[Lecture by Nobel Laureate Gregg Semenza] Hypoxia-inducible factors in physiology and medicine

2019-10-17

Topic: Hypoxia-inducible factors in physiology and medicine
Speaker: Dr. Gregg L. Semenza (Johns Hopkins University), 2019 Nobel Laureate in physiology or medicine
Venue: Music Hall, University Town Campus
Time: Sunday, October 27, 10:00

[About the speaker]
Dr. Semenza received an A.B. in Biology, magna cum laude, from Harvard College; M.D. and Ph.D. (in Genetics) degrees from the University of Pennsylvania; pediatrics residency training at Duke University; and postdoctoral training in medical genetics at the Johns Hopkins University School of Medicine, where he has spent his entire faculty career. He is currently an American Cancer Society Research Professor and the C. Michael Armstrong Professor of Genetic Medicine at Johns Hopkins with appointments in Pediatrics, Medicine, Oncology, Radiation Oncology, and Biological Chemistry; since 2003, he has served as founding Director of the Vascular Program in the Johns Hopkins Institute for Cell Engineering.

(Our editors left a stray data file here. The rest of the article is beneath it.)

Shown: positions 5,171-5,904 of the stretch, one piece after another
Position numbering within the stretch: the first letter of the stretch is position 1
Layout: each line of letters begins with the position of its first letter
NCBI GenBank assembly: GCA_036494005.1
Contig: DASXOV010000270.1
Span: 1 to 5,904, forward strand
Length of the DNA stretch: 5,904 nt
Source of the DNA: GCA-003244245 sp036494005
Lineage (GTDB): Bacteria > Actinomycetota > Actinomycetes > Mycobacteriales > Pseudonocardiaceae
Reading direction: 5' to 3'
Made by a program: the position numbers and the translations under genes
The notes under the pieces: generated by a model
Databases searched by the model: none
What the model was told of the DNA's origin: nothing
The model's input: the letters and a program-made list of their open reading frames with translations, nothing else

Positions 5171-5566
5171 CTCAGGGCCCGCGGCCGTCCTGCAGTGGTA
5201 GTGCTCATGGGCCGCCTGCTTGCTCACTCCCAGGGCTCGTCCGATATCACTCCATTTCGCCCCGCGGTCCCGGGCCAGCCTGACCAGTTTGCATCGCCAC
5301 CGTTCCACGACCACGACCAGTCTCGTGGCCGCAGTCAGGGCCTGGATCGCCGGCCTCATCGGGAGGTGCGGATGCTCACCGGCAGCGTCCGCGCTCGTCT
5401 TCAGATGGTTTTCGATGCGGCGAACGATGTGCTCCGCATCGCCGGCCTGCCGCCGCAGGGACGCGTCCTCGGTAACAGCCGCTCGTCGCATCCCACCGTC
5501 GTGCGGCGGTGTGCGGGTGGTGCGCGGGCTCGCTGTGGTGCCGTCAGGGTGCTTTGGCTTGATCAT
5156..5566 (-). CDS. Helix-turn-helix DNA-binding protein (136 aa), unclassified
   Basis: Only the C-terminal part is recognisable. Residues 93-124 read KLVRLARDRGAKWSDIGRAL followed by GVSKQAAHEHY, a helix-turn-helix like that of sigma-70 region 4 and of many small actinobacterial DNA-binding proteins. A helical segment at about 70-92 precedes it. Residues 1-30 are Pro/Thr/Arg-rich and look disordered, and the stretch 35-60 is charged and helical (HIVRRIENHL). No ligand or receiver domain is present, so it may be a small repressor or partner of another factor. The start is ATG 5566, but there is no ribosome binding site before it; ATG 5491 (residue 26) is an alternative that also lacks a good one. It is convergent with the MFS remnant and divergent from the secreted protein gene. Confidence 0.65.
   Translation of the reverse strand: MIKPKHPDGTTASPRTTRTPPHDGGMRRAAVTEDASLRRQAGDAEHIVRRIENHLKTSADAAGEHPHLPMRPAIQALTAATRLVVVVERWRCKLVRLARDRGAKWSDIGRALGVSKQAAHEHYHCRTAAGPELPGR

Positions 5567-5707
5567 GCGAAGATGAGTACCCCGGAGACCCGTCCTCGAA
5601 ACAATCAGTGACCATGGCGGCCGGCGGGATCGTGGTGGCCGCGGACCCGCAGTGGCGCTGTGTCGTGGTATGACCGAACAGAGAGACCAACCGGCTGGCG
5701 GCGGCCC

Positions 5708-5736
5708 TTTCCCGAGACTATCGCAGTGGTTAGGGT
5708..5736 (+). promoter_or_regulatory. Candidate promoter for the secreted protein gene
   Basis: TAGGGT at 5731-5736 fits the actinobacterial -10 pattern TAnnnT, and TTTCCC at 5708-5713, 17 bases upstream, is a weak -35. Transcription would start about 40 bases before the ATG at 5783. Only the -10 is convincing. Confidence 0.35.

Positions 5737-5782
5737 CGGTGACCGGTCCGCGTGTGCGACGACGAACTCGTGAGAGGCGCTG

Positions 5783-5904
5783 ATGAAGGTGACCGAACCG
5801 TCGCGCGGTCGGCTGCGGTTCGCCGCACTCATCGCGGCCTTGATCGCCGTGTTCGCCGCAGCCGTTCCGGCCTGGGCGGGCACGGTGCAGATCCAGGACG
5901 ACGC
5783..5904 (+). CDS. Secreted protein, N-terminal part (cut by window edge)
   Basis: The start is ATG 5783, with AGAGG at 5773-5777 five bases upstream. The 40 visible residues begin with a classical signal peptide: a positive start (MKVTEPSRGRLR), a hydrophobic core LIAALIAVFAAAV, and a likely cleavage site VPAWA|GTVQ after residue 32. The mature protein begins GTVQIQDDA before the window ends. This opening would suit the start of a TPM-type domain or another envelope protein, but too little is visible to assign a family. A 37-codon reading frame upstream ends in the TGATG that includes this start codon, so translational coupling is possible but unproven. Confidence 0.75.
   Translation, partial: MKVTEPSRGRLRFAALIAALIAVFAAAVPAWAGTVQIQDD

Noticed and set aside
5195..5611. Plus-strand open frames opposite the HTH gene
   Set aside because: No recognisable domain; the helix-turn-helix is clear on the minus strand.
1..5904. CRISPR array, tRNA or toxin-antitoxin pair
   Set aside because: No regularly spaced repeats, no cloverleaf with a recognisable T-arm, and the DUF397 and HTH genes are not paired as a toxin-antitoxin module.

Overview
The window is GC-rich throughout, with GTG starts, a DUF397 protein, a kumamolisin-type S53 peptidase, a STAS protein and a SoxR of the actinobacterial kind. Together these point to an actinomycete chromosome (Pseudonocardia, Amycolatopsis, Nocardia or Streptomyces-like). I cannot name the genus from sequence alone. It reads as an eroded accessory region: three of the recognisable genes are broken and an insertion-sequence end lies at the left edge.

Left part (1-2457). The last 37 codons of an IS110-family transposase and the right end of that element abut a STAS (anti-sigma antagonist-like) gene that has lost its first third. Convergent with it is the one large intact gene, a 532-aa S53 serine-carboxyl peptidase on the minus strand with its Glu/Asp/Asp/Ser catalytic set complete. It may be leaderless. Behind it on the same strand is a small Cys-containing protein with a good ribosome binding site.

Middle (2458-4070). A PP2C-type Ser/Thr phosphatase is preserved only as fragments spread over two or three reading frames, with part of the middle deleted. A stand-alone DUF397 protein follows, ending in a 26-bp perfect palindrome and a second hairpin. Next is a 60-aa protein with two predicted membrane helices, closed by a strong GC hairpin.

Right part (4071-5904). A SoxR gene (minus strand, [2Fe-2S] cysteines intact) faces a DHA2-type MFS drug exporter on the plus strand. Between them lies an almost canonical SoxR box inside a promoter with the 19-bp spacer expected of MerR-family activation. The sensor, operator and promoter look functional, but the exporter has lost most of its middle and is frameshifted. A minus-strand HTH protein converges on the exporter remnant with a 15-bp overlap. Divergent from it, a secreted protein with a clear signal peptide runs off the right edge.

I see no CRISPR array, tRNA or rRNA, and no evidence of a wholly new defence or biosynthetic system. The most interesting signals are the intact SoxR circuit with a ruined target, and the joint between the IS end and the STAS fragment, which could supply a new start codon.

Dr. Semenza is an elected member of the Society for Pediatric Research, American Society for Clinical Investigation, Association of American Physicians, National Academy of Medicine, and National Academy of Sciences. He has received the Canada-Gairdner International Award, Lefoulon-Delalande Grand Prix from the Institut de France, Wiley Prize for Biomedical Sciences, Albert Lasker Basic Medical Research Award, and the Massry Prize. He has published more than 400 papers, which have been cited over 130,000 times.

Dr. Semenza’s laboratory discovered, cloned, and characterized hypoxia-inducible factor 1 (HIF-1), which is the founding member of a family of master regulators that direct tranional responses to decreased oxygen availability in virtually all metazoan species. His lab has shown that HIFs play important roles in cardiovascular disorders, cancer, COPD, diabetes, sleep apnea, transplant rejection, ocular neovascularization and hematologic disorders. Evolutionary selection of genetic variants at loci that encode HIF pathway components have been identified in Tibetan populations living at high altitude. HIF stabilizers and HIF inhibitors are currently in clinical trials for the treatment of anemia and cancer, respectively.


Announced by the School of Biomedical Science and Engineering

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